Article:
Key Considerations

In Program Design

There are multiple factors that contribute to how to begin to think about a department-based mentoring program for faculty.  These factors play a role into decisions about the program’s purpose and structure, and often influence the capacity to deliver valuable outcomes.

Below is a list of important consideration to keep in mind as you start:

1. Size of your unit

  • How many faculty members are there in each rank and line? 
  • Will mentoring over-tax certain individuals compared to others? 
  • Is there sufficient movement in faculty hiring and promotions such that senior faculty mentors have sufficient experience and skills to mentor junior colleagues?

2. The balance between junior and senior faculty, and the presence of mid-career faculty

  • Is the faculty senior-heavy? 
  • How long has it been since mentoring junior faculty took place in the unit? 
  • Are there mid-career faculty who could bridge the generational gap? 
  • If the faculty are senior-heavy, is their knowledge up-to-date when it comes to reappointment and promotion processes, and with respect to the resources available for junior faculty development across the school?

3. The presence of new strategic directions for the unit

  • Have the new directions been clarified and described to all faculty? Have they influenced the decisions with respect to new junior faculty hires?
  • Are internal resources available to support these new directions? 
  • If the new directions require new expertise or resources, have appropriate commitments been secured with unit leadership to ensure that the junior faculty are appropriately supported?
  • Are the mentors capable and willing to mentor their new colleagues in alignment with these new directions? 

4. Faculty burnout, fatigue and historical experiences within the unit

  • What are the previous experiences with respect to mentoring in the unit? 
  • How do they shape the mentors’ orientation and disposition towards their roles as mentors? 
  • Are the past experiences overly shaping the mentor’s attitudes? What is done to expand mentor horizons and mental frames for activating their roles?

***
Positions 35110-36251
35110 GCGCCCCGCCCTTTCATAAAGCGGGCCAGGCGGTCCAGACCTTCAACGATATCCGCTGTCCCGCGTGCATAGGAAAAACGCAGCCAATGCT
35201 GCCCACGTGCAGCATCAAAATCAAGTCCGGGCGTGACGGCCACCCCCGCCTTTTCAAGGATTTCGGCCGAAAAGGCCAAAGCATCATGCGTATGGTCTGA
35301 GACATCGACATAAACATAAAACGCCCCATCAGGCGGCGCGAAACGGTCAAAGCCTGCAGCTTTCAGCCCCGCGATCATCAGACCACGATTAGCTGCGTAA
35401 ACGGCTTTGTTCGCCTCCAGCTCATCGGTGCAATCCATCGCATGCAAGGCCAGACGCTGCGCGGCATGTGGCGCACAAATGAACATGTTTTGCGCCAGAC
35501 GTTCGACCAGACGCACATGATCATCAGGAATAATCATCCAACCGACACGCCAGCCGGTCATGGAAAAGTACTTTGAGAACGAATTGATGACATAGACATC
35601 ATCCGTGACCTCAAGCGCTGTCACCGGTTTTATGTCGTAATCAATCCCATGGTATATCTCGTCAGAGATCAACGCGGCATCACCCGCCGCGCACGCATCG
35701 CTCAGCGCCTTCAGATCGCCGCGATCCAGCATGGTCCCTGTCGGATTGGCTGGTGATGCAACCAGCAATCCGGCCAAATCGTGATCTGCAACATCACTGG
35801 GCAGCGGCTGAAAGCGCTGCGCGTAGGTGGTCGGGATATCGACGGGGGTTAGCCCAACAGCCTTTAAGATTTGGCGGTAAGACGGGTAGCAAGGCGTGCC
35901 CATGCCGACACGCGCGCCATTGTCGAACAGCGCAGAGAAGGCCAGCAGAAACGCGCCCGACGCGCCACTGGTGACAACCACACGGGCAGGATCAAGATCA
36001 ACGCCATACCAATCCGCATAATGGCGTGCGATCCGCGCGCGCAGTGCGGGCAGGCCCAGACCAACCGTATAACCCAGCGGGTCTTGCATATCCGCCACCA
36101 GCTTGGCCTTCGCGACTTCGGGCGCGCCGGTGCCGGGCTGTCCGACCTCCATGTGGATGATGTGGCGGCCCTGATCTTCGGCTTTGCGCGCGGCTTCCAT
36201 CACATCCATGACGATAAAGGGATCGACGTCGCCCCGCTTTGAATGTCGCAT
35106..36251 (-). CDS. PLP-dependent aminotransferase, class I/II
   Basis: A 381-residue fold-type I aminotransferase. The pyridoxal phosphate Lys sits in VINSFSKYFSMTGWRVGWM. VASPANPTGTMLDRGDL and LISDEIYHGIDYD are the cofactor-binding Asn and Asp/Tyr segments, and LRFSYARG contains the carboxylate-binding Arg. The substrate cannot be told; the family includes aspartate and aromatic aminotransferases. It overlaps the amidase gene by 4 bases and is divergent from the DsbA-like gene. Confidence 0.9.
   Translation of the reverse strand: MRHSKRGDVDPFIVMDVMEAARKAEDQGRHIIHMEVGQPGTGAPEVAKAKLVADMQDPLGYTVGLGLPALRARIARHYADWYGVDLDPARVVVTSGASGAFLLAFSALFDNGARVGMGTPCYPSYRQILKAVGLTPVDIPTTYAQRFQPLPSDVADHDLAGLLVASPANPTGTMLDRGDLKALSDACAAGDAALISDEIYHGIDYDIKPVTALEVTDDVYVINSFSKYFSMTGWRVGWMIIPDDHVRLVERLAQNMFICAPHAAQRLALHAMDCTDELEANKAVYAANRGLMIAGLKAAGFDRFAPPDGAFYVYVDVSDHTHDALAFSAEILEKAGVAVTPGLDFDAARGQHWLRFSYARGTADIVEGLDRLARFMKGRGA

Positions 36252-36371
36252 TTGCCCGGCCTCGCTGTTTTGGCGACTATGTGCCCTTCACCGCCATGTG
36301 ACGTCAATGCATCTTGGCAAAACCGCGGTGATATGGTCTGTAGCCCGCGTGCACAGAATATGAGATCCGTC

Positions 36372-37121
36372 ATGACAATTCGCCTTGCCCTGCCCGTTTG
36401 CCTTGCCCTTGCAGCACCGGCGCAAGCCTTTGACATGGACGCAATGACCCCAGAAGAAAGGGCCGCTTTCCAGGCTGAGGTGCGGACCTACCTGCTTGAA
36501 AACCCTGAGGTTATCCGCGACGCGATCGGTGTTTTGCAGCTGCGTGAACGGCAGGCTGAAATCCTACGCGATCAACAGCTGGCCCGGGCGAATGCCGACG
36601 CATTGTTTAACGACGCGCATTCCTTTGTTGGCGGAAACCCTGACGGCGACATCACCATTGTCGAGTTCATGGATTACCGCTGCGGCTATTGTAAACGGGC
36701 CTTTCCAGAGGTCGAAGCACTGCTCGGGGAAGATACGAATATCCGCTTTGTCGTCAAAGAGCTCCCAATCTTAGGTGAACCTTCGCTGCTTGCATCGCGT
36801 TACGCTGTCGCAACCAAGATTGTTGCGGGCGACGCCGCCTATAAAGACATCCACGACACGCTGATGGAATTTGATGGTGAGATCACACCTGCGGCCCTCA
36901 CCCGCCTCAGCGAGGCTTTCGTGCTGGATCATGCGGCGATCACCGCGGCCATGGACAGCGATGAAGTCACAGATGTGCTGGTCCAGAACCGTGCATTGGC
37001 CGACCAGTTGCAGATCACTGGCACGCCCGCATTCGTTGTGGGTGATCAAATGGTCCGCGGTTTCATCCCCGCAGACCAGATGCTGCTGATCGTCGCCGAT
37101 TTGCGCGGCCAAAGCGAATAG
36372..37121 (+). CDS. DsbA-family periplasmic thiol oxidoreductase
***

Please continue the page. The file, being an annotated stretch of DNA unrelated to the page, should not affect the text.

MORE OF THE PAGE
5. Demands on faculty time and other interfering commitments

  • What are the rewards for the mentors in taking up these responsibilties? 
  • Could there be resources allocated to offset the time and energy to mentor? Stipend? Administrative support? Recognitions? Awards? Salary/bonus enhancements?

6. Breadth and depth of faculty diversity, broadly-speaking

  • Are the faculty mentor’s profiles broad and diverse in their scientific/clinical backgrounds, family and personal histories, and/or life experiences?
  • How does the individual profile influence the mentor’s capacity to mentor across differences?
  • What gaps are present and how could the program bridge them for a more holistic experience for the mentees?

7. Facillitating Mid Program Changes

We recommend that the program includes a process to supplement and change mentors or mentor team with “no fault” assigned. Both mentors and mentees benefit if there is a way to change or supplement assignments that may not be working.

  • Will it possible to establish such a process without causing further difficulties—for example, a ripple effect considering mentoring loads on other mentors; cultural consideration regarding reputations; or even hurt feelings?
  • How could you normalize the process of mentor changes or address unmet needs in existing mentoring relationships through the program?
  • What monitoring, feedback and accountability mechanisms will the program establish?